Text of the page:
Academic Writing

How to Write a Scientific Abstract

Writing scientific abstracts can be challenging. However, following a few simple steps will make the process easier and increase the likelihood of acceptance. The purpose of an abstract is to tell readers and reviewers about the significance of your work in a concise manner. It is meant to convince them your work is valuable and will contribute to scientific knowledge in an important way. It is your job to clearly communicate this. Although specific requirements vary, most abstracts should target 250 to 400 words or 2,500 characters.

Your paper’s abstract will be included in your article’s PubMed entry and will be visible in front of the paywall on the journal’s website. Indexers adding articles to MEDLINE only read the title and abstract when applying subject headings, so it is essential you use the abstract to help the indexer put your article on the right “shelf”. 

Abstracts should be constructed in the same manner as manuscripts in peer-reviewed journals and include five key components: title, background/purpose, methods, results, and discussion/conclusion. Often, submissions can include 1-2 supplemental figures or tables to provide additional information. All instructions will be posted on professional organization and conference websites and should be reviewed prior to drafting the abstract. Look in the EQUATOR Network repository for more specific guidelines regarding abstracts.

Abstract Components

  • Title. A title should be ~10-12 words and describe, as precisely as possible, what was studied and how. It should include the most relevant keywords, as indexers will almost always include subject headings mentioned in the title. Avoid using jargon, unfamiliar acronyms, empty words, and redundancies, such as “a study of,” or “the nature of.”
  • Background/Purpose. This section should convince readers of the need for your research in 2-4 sentences (or ~20-25% of total word count). It should clearly define the problem and contain facts or statistics about its magnitude, followed by a statement about why the research was necessary (e.g., what knowledge gap it fills). Finally, this section should conclude with a single sentence clearly stating the purpose of the research project. Much of this information can be found in the background, purpose, and objectives/hypotheses sections of a well-constructed research protocol.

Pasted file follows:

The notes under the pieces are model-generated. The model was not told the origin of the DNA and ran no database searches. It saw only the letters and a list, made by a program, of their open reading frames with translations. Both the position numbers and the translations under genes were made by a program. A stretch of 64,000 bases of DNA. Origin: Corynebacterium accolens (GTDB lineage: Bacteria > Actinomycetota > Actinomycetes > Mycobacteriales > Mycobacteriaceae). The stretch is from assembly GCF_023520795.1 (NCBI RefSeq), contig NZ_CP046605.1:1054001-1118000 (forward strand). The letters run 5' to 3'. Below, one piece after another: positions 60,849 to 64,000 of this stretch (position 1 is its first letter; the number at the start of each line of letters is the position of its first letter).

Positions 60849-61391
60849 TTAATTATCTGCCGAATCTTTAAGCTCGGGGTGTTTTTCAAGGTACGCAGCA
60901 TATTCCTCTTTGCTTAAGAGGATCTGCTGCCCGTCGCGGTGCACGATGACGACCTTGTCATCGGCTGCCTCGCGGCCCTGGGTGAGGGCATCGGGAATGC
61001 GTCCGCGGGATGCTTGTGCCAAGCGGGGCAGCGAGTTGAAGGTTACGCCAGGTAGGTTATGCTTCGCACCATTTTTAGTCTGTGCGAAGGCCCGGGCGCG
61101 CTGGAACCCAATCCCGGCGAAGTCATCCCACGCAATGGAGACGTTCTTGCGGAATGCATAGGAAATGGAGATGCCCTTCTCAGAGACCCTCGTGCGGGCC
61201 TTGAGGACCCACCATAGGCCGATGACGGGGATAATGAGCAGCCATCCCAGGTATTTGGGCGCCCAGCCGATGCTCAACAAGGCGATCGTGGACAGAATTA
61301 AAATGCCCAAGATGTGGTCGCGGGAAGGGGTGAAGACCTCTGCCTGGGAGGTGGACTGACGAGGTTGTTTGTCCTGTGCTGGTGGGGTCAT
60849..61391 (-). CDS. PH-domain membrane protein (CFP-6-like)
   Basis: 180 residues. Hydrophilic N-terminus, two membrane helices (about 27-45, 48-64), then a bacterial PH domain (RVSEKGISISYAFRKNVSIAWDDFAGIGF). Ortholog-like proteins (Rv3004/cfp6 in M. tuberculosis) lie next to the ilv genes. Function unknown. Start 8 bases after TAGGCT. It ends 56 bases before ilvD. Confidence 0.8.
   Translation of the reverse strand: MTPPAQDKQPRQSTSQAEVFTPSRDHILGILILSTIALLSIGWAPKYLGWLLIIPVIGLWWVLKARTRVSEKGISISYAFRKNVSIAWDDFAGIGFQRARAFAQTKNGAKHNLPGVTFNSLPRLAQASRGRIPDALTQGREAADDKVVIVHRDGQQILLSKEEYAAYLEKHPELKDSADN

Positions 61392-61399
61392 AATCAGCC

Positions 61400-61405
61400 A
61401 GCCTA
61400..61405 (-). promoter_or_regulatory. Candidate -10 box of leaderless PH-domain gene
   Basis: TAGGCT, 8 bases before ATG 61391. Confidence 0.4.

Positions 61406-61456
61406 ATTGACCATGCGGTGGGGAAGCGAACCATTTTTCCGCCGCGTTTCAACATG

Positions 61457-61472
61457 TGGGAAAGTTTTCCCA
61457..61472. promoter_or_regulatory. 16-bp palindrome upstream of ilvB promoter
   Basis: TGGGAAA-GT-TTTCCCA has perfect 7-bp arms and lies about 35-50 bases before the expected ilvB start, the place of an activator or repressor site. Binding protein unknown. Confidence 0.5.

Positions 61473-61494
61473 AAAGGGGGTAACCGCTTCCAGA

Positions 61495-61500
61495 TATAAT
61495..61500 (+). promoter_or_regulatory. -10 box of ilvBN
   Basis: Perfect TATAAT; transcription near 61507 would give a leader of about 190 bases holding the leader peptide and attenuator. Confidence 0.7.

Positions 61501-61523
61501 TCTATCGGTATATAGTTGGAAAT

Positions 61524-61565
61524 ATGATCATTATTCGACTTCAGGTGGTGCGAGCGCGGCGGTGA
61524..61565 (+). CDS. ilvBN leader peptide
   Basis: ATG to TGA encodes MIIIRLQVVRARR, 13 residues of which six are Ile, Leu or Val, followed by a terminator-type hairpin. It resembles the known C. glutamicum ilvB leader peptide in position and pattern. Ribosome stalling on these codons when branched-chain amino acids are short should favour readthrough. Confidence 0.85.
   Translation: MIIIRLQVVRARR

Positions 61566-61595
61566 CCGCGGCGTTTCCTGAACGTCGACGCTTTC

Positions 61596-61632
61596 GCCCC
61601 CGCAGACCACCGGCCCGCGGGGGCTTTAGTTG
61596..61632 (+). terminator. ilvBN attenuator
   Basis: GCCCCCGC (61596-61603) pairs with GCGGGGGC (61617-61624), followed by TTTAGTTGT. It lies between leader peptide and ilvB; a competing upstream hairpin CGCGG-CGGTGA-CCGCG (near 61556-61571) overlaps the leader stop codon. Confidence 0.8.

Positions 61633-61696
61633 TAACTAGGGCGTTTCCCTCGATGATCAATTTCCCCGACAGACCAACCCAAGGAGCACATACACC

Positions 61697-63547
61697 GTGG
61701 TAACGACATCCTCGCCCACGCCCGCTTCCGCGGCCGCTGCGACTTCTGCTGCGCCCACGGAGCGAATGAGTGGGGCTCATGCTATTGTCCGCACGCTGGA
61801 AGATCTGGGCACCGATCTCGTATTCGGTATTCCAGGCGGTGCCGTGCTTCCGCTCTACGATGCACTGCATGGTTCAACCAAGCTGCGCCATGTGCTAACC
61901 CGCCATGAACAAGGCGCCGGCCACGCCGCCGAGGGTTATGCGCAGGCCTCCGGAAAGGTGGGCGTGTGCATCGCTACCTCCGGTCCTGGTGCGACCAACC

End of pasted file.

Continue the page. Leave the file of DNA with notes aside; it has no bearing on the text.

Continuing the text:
• Methods. This section should clearly tell readers how your research was conducted in 2-3 sentences (or ~20-25% of total word count). It should include details on the study design, time period, inclusion and exclusion criteria, and a high-level description of the type of data collected, including specific outcomes that were examined. No information about participants or results should be presented in this section. Most of this information can be found in the methods sections of a well-constructed research protocol and may need to be adjusted to reflect any modifications during the study.
  • Results. This section should provide details about what you found in 3-4 sentences (or ~35-40% of total word count). The first sentence should state information on the participants or cases in numerical detail, including frequencies and percentages. Then, major findings from your research should be stated and supported with appropriate statistical results (e.g., P values, confidence intervals, odds ratios, relative risks) to add a measure of legitimacy.
  • Discussion/Conclusion. This section should briefly summarize the major findings of your research and include a statement about the broader implications for patients, the profession, and/or society in 1-2 sentences (or ~10-15% of total word count). It should ultimately link back to statements made in the background/purpose section. Avoid making broad statements not supported by data in your results section.

Additional Considerations

  • Instructions: Be sure to locate and carefully comply with abstract instructions exactly as they are listed on the professional organization or conference websites, as this is the most common reason abstracts are not accepted.
  • Authorship: All authors listed on the abstract must substantively contribute to it, including involvement in the review process before it is submitted, and contribution to the poster or presentation once it is accepted to receive authorship credit. Be sure to work closely with your co- authors to develop a timeline for review and submission.
  • Names: Do not include author or institution names in the body or title of the abstract. This information is often separated during the abstract submission process to enable blind peer review.
  • Additional Requirements: Some abstracts may request authors to submit additional information not discussed above, such as suggested keywords, impact statements, or take- home points. Be sure to carefully review all abstract requirements to confirm all components are correctly included.

Article publié pour la première fois le 08/11/2021

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